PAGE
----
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Night Thoughts —Continued.

Night ii. Line 602. How blessings brighten as they take their flight!

Night ii. Line 633. The chamber where the good man meets his fate, Is privileged beyond the common walk Of virtuous life, quite in the verge of heaven.

Night ii. Line 641.
A death-bed's a detector of the heart.

Night iii. Line 81.
Beautiful as sweet!
And young as beautiful! and soft as young!
And gay as soft! and innocent as gay!

Night iii. Line 104.
Lovely in death the beauteous ruin lay.

Night iii. Line 226.
Heaven's sovereign saves all beings but himself,
That hideous sight, — a naked human heart.

Night iv. Line 10.
The knell, the shroud, the mattock, and the grave,
The deep damp vault, the darkness, and the worm.

Night iv. Line 15.
Man makes a death, which nature never made.

Night iv. Line 71.
Wishing, of all employments, is the worst.

Night Thoughts — Continued.

Night iv. Line 118. Man wants but little, nor that little, long.

Night iv. Line 233.
A God all mercy, is a God unjust.

Night v. Line 600.
Early, bright, transient, chaste as morning dew,
She sparkled, was exhal'd, and went to heaven.

Night v. Line 661.
Like our shadows,
Our wishes lengthen, as our sun declines.

Night v. Line 775.
The man of wisdom is the man of years.

Night v. Line 1011.
Death loves a shining mark, a signal blow.

Night vi. Line 309.
Pigmies are pigmies still, though perched on Alps,.
And pyramids are pyramids in vales.

Night vi. Line 606.
And all may do what has by man been done.

Night vii. Line 496.
The man that blushes is not quite a brute.

Night viii. Line 721.
Prayer ardent opens heaven.

Night Thoughts —Continued,

Night viii. Line 793. A man of pleasure is a man of pains.

Night viii. Line 1054.
To frown at pleasure, and to smile in pain.

Night ix. Line 167.

Final Ruin fiercely drives Her ploughshare o'er creation.''

Night ix. Line 771.
An undcvout astronomer is mad.

Night ix. Line 1660.
Emblazed to seize the sight; who runs, may read.

LOVE OF FAME.

Satire i. Line 89.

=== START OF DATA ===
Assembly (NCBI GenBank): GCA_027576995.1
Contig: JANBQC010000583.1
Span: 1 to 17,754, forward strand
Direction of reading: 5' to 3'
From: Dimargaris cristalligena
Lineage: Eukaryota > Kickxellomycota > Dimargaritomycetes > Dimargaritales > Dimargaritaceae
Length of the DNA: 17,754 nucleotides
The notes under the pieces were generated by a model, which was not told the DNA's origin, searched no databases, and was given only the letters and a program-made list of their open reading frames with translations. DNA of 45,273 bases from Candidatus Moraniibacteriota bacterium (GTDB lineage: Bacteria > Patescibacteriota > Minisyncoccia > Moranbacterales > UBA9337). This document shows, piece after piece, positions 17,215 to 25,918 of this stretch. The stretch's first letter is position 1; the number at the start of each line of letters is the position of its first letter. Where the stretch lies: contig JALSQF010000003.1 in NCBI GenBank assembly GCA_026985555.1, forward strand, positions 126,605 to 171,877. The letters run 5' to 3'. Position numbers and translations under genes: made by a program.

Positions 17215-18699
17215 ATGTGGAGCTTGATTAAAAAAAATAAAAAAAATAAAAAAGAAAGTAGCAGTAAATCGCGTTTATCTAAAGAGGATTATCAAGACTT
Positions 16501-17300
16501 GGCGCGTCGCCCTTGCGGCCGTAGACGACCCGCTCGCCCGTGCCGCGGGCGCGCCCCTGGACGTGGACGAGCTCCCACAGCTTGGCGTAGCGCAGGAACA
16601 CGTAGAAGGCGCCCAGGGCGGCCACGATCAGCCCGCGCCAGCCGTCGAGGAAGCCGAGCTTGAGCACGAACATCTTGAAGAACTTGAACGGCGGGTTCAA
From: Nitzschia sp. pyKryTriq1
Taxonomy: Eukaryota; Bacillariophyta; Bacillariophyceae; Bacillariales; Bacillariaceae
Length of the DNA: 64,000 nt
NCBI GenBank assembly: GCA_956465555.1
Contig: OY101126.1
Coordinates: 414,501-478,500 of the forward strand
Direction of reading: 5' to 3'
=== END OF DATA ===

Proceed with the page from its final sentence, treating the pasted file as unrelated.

Some, for renown, on scraps of learning dote,
And think they grow immortal as they quote.

Satire i. Line 238.
None think the great unhappy but the great.f

* Stern Ruin's ploughshare drives elate

Full on thy bloom. To a Mountain Daisy. Bcrvs. t As if misfortune made the throne her seat,

And none could be unhappy but the great. Rowe. Love of Fame — Continued.

Satire ii. Line 207.
Where nature's end of language is declined,
And men talk only to conceal their mind.'

Satire vii. Line 97.
How commentators each dark passage shun,
And hold their farthing candle to the sun.t

Lines Written with the Diamond Pencil of Lord
Chesterfield.
Accept a miracle, instead of wit,
See two dull lines with Stanhope's pencil writ.

The Last Day. Book i. Time elaborately thrown away.

The Statesman's Creed. In records that defy the tooth of time.

* " lis n'emploientles paroles que pourdeguiserleurspensees." — Voltaire.

t Imitated by Crabbe in the Parish Register, Part i., Introduction, and taken originally from Burton's Anatomy of Melancholy, Part III. Sect 2. Mem. 1. Subs. 2. "But to enlarge or illustrate this power or effects of love is to set a candle in the sun."

ISAAC WATTS.

1674-1748.
DIVINE SONGS,
xii.
A flower, when offered in the bud,
Is no mean sacrifice.

xvi.
Let dogs delight to bark and bite,

For God hath made them so;
Let bears and lions growl and fight,

For 't is their nature too.

xx.
How doth the little busy bee

Improve each shining hour,
And gather honey all the day,

From every opening flower.

For Satan finds some mischief still
For idle hands to do.

To God the Father, God the Son,
And God the Spirit, three in one;

Be honor, praise, and glory given,
By all on earth, and all in heaven.

Moral Songs. ' T is the voice of the sluggard; I heard him complain, "You have waked me too soon, I must slumber again."

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